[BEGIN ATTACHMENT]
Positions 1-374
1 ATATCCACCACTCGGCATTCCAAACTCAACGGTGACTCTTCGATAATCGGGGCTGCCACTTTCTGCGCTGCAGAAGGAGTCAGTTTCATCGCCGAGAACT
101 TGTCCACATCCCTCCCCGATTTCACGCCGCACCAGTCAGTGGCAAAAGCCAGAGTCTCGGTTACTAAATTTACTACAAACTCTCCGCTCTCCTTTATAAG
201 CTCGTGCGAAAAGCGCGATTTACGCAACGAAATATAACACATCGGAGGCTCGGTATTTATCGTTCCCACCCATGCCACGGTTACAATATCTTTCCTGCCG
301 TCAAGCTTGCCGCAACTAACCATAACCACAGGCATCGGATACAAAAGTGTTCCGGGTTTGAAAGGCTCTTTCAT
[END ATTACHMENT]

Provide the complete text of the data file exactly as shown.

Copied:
Positions 1-374
1 ATATCCACCACTCGGCATTCCAAACTCAACGGTGACTCTTCGATAATCGGGGCTGCCACTTTCTGCGCTGCAGAAGGAGTCAGTTTCATCGCCGAGAACT
101 TGTCCACATCCCTCCCCGATTTCACGCCGCACCAGTCAGTGGCAAAAGCCAGAGTCTCGGTTACTAAATTTACTACAAACTCTCCGCTCTCCTTTATAAG
201 CTCGTGCGAAAAGCGCGATTTACGCAACGAAATATAACACATCGGAGGCTCGGTATTTATCGTTCCCACCCATGCCACGGTTACAATATCTTTCCTGCCG
301 TCAAGCTTGCCGCAACTAACCATAACCACAGGCATCGGATACAAAAGTGTTCCGGGTTTGAAAGGCTCTTTCAT